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Technical Perspective: Moving Spectrum


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How can you transform the use of radio spectrum from low-value use such as over-the-air television to high-value use such as wireless broadband? A "big bang" response was proposed in the early 2000s. The idea was to use a market in which owners of spectrum could sell their spectrum for new uses by others. But this was plagued with difficulty.

Imagine TV stations as owners of cars in a parking lot. Each wireless company wants to buy a large, contiguous space in the lot. Doing so will create great value. But to succeed, it must buy space from each of a number of stations. And each station will try to seek a huge amount of money for this space! The solution to this "holdout problem" came in a new regulation that gave the Federal Communications Commission (FCC) the right to move TV stations to new frequencies. This creates competition. As long as enough stations sell spaces anywhere in the lot then remaining cars can be moved around to create space.

The FCC's "incentive auction" proceeds in stages, each stage associated with a clearing target. To illustrate, suppose the target is to sell half of the parking lot. Each stage proceeds in two interrelated parts. First, buyers compete to set prices for the large, contiguous spaces that would be created if half the lot were sold. Buyers drop out over time and the auction continues until every buyer who remains can be allocated space within the clearing target. Second, sellers place lower and lower bids in a "reverse auction" to sell their individual spaces. They drop out over time (refusing to sell their space) and the auction continues until every seller who remains is needed to be able to move around the sellers who refuse to sell in order to meet the clearing target. This repeats, each stage with a progressively smaller target, until the revenue generated is at least that of the cost of the reverse auction.

The incentive auction presents a critical algorithmic challengethat of solving a repacking problem when operating the reverse auction, and doing so quickly and at scale. The real problem is more complicated than repacking a parking lot. It is as if all the parking slots were shaped like Tetris pieces, and furthermore my psychedelic-colored car cannot go right next to your white car (in reality, there are complex, physics-based interference constraints that dictate what is feasible). Consider a seller who is willing to sell at the current price. The repacking problem asks: Is there a feasible assignment of the available spectrum (the spectrum not targeted to buyers) to this seller and all the other stations who have already chosen not to sell? If the answer is NO (or not provably YES) then we must finalize the price to this seller. If the answer is YES then we can lower the price and give the station the choice of taking the next price or walking away.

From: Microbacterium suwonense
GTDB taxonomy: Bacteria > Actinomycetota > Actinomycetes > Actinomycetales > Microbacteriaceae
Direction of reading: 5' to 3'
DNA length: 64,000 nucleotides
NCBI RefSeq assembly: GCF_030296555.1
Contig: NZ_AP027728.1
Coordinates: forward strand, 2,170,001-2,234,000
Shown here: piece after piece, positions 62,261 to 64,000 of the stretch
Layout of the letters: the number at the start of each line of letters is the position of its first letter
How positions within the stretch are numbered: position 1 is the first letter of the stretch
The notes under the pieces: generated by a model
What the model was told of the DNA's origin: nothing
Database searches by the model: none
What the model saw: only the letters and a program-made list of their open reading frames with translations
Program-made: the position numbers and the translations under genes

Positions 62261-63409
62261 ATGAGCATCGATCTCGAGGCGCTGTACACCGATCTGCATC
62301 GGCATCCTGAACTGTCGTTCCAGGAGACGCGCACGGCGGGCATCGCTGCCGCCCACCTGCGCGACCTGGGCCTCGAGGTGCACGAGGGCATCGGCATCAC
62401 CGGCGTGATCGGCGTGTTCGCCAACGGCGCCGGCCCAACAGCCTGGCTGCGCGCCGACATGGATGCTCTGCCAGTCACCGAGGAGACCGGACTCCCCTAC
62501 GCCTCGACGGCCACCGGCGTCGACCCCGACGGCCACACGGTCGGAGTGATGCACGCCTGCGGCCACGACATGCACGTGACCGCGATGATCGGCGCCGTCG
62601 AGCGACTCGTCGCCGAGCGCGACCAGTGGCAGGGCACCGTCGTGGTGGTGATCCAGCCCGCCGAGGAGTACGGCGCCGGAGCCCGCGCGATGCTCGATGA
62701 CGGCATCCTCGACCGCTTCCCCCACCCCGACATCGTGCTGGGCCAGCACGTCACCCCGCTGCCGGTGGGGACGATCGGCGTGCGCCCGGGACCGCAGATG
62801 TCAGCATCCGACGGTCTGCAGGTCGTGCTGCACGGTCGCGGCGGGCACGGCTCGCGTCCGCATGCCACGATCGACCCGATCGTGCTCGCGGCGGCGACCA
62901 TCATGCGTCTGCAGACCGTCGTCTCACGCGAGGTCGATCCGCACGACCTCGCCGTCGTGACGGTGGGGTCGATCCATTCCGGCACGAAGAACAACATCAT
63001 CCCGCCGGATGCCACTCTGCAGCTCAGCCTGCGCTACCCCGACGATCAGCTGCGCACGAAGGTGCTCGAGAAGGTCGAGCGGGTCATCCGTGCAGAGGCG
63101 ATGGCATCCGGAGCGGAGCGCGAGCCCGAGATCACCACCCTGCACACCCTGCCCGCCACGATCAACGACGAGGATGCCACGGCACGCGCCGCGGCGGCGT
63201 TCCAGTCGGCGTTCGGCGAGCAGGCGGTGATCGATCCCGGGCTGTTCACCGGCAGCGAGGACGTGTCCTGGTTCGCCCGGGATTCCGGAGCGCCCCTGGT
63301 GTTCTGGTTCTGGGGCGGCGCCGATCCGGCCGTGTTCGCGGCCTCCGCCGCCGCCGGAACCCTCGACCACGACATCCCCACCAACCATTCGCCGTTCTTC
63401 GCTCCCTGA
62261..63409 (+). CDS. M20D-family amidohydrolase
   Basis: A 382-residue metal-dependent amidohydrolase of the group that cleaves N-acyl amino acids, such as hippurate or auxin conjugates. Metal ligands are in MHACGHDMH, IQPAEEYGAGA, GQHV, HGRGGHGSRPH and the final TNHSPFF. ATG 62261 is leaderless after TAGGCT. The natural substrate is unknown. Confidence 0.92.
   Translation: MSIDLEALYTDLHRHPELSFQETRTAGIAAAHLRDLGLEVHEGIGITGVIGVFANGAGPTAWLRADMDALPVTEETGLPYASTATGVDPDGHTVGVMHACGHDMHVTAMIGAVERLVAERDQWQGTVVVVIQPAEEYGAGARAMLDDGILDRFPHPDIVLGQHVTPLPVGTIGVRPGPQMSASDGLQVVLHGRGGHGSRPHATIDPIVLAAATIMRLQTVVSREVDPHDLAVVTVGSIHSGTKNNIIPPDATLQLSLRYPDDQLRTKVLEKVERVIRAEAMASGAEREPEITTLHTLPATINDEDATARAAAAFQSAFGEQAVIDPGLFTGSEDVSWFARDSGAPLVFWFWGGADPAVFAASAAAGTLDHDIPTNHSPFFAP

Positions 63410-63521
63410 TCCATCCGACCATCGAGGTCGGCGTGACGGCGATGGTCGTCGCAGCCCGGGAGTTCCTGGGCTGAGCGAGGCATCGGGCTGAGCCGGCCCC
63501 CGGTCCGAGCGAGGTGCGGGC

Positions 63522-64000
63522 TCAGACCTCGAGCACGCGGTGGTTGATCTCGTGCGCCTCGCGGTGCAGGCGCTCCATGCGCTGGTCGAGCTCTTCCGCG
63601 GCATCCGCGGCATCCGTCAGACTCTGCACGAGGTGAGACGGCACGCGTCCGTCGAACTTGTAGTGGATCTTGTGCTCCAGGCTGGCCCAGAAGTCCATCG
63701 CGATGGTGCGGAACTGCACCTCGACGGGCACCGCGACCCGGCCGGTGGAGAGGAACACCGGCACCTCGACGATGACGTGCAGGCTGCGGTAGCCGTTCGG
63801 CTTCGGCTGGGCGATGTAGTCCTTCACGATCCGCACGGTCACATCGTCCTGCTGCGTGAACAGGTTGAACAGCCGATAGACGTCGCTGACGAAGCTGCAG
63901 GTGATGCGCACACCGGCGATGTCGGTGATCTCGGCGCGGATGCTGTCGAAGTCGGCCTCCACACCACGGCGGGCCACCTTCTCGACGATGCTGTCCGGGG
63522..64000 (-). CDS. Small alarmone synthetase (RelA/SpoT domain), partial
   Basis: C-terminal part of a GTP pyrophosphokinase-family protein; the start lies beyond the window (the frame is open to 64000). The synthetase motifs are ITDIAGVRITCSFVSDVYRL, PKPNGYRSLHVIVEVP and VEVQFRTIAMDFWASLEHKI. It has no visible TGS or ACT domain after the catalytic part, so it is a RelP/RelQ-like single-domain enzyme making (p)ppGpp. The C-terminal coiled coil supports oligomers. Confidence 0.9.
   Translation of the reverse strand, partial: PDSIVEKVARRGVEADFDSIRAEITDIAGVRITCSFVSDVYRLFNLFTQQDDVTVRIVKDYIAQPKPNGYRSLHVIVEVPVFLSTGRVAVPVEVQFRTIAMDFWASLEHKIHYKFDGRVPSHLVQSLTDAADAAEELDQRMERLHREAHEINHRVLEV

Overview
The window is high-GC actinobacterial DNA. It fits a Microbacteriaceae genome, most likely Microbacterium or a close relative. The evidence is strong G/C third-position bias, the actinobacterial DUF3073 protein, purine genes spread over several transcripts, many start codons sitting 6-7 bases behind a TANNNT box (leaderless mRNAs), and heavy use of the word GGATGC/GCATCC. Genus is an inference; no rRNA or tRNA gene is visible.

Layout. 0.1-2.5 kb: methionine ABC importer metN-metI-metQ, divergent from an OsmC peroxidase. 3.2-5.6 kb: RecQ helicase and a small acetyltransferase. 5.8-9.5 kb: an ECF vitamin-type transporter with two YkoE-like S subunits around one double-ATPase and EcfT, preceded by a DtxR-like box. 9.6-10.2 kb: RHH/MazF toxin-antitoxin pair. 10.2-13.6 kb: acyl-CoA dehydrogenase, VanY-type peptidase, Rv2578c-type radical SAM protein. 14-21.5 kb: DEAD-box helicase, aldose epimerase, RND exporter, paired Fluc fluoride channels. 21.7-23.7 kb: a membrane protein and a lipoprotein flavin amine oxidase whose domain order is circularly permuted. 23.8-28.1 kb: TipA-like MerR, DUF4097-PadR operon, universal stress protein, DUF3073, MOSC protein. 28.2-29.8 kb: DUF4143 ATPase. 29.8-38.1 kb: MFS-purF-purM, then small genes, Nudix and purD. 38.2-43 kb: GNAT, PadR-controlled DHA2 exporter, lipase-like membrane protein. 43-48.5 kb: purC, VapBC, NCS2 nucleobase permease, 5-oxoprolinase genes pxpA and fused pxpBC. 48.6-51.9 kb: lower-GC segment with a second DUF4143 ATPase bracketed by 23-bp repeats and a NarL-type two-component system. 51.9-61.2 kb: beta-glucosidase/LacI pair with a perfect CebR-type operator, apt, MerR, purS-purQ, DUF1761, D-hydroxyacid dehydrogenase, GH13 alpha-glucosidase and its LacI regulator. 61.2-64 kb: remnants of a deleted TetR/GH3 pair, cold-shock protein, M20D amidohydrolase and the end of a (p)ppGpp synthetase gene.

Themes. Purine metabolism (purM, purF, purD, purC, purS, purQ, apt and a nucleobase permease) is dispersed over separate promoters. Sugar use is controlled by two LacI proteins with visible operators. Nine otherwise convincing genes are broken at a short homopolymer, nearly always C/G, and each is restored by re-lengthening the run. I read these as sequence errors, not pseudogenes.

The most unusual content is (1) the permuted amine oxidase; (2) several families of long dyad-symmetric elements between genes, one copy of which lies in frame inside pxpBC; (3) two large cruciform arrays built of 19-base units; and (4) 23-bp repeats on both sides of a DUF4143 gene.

This scenario provides the back-drop for the breathtaking research contribution presented in Newman et al. For the auction to run in a reasonable amount of time, the FCC wanted to run two rounds of price updates per day, giving a few hours to process a round. Bids had to be processed sequentially. Taking into account the fraction of instances that finish very quickly, this required solving each repacking instance within approximately one minute. State-of-the-art algorithms were able to solve only 80% of hard instances within this time cut-off. The solver in Newman et al. can solve 88% of hard instances in under a second and 96% within the cutoff. The authors estimate the impact of these improvements could represent a $1 billion gain to the U.S. government in lower prices and thus reduced cost in the reverse auction.

How did they do this? The approach is that of data-driven algorithm design. This allows decisions about the precise design of an algorithm, and in this case the design of a portfolio of different, complementary algorithms that run in parallel, to be made in a principled, data-driven way. The role of an algorithm designer becomes that of designing configurable algorithms as well as using creativity to come up with domain-specific heuristics that could prove useful. In addition, the designer provides a realistic distribution of inputs on which to optimize performance. Having exposed 191 parameters in the design space, each nested as many as four-levels deep, the authors call their approach "deep optimization."

There are larger lessons here. First, through outstanding computer science in developing a customized solution to this difficult and important problem, the researchers provided confidence that these large-scale, NP-hard problems could be solved at scale. Second, this success speaks to the importance of sustained researchthis is the culmination of a concerted research effort over more than a decade into data-driven algorithm design. This project itself is a tour de force in "big bang" computer science, with an open source simulator, the inclusion of 20 state-of-the-art SAT solvers, and days of compute time to generate their results.

Eventually, the FCC's Incentive auction generated $19.8 billion of revenue, $10.1 billion of which flowed to broadcasters. It moved 84MHz of spectrum to highest and best use with all trades voluntary. This is one of the biggest successes to date for the Economics and Computer Science research agenda.

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Author

David C. Parkes is the George F. Colony Professor of Computer Science, and Co-Director, Harvard Data Science Initiative in the Paulson School of Engineering and Applied Sciences, Harvard University, Cambridge, MA.

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Footnotes

To view the accompanying paper, visit doi.acm.org/10.1145/3107548


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